Keyword: chemical weapons
French President Emmanuel Macron has warned that if France 'proven evidence that chemical weapons proscribed in treaties are used, we will strike the place where they are made' following reports that signs that chlorine bombs had been used against civilians by the Damascus regime.
Russia, Armenia and the former West Germany were all major suppliers of technology and raw materials for Syria's programme of chemical weapon production, exiled Syrians who worked on the project have told Mediapart. They also say that, in violation of intentional law, the Damascus regime still has a secret arsenal of up to 35 tonnes of chemical weapons. René Backmann reports.
Exiled Syrian scientists have told Mediapart that the Damascus regime drew up plans to use chemical weapons against internal opposition two years before the start of the current civil war in 2011. The scientists, who were involved in the making of the weapons but who defected after misgivings about its use inside the country, say the country's president Bashar al-Assad had become unnerved by protests in Iran in 2009 and the regime had ordered seven military basses to be made ready to store chemical weapons – including sarin gas. René Backmann reports.
French foreign minister Jean-Marc Ayrault said Syrian President Bashar al-Assad’s claim that reports of a chemical weapons attack on rebels in the town of Idlib last week were false was '100 percent lies'.
French foreign minister Jean-Marc Ayrault called the escalation of the US military role in Syria a 'warning' to a 'criminal regime'.
Foreign minister Jean-Marc Ayrault called on the United Nations Security Council to vote a resolution that places those who commit chemical attacks in Syria under sanctions, adding that the Syrian army and the Islamic State group had used chemical weapons agaisnt civilians 'on at least three occasions'.
Call came after claims that Sudanesse government has carried out at least 30 likely chemical weapons attacks in Jebel Marra area of Darfur.
'Stunned' French president François Hollande called off military attack after US president said he was to seek Congress approval.
France's Laurent Fabius says UN report leaves no doubt that Syrian government is responsible for chemical attack but Russians still blame rebels.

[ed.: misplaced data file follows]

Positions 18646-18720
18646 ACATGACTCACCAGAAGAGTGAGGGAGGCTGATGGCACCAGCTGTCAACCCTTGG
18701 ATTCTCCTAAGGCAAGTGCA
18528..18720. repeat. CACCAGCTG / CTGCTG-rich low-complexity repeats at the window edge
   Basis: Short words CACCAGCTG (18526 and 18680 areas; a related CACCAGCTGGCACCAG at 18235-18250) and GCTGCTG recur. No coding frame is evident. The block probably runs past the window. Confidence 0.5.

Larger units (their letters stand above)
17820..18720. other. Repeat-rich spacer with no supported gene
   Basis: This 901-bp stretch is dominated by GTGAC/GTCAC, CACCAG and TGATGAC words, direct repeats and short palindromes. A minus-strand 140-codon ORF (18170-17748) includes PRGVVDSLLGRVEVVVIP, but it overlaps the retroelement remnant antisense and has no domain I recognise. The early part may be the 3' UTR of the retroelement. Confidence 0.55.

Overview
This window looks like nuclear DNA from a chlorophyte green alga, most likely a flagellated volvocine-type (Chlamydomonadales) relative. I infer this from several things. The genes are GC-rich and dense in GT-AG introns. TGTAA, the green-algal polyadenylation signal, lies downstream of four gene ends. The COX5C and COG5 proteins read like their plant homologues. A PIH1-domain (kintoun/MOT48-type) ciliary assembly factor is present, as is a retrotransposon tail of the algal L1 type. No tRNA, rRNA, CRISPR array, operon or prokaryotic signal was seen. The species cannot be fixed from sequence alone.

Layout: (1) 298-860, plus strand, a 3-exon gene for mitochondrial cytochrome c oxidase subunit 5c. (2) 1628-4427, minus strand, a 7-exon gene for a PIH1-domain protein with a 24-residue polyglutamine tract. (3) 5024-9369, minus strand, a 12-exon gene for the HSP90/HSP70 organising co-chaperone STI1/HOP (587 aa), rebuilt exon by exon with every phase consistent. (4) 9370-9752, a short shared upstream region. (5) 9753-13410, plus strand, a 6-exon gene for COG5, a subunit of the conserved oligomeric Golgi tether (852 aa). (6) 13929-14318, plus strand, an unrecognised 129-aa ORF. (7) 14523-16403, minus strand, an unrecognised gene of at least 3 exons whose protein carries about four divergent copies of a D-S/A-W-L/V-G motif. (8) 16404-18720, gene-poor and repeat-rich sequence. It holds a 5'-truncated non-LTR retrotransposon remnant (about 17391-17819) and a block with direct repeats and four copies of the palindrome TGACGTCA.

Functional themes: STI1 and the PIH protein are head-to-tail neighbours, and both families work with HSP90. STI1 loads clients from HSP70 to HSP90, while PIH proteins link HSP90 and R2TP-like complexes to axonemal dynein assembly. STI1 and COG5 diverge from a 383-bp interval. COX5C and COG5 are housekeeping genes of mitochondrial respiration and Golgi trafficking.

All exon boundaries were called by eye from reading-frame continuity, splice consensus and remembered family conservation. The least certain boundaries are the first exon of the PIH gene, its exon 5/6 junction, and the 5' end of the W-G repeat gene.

US Secretary of State John Kerry arrived in Paris late on Saturday to discuss what increasingly appears to be an imminent US-led military attack, with the active support of France, upon the Syrian regime of Bashar al-Assad. Kerry said the international community was now before a "Munich moment", referring to the appeasement that failed to stop Nazi Germany in the 1930s. "We in the United States know, and our French partners know, that this is not the time to be silent spectators to slaughter," he said. The present crisis will, whatever the outcome, be recorded as a turning point for French President François Hollande. Mediapart editor-in-chief Edwy Plenel argues here that Hollande has alone decided to lead his country to war in a simplistic and precipitated manner, while turning his back on the two challenges left by his predecessor Nicolas Sarkozy, namely a renewal of the democratic process in France and the establishment of a new approach to international relations.
French PM Jean-Marc Ayrault has presented intelligence to parliamentarians which he says shows al-Assad regime has used chemical weapons.
President Hollande remains determined to punish Syria over chemical weapons despite Obama U-turn, as opposition and public opinion unease grows.
President Hollande backs Obama decision to get green light from Congress but now faces pressure to put the issue to French parliament.
The country which defiantly opposed U.S. intervention in Iraq a decade ago emerges as Washington's staunchest supporter for punitive air strikes.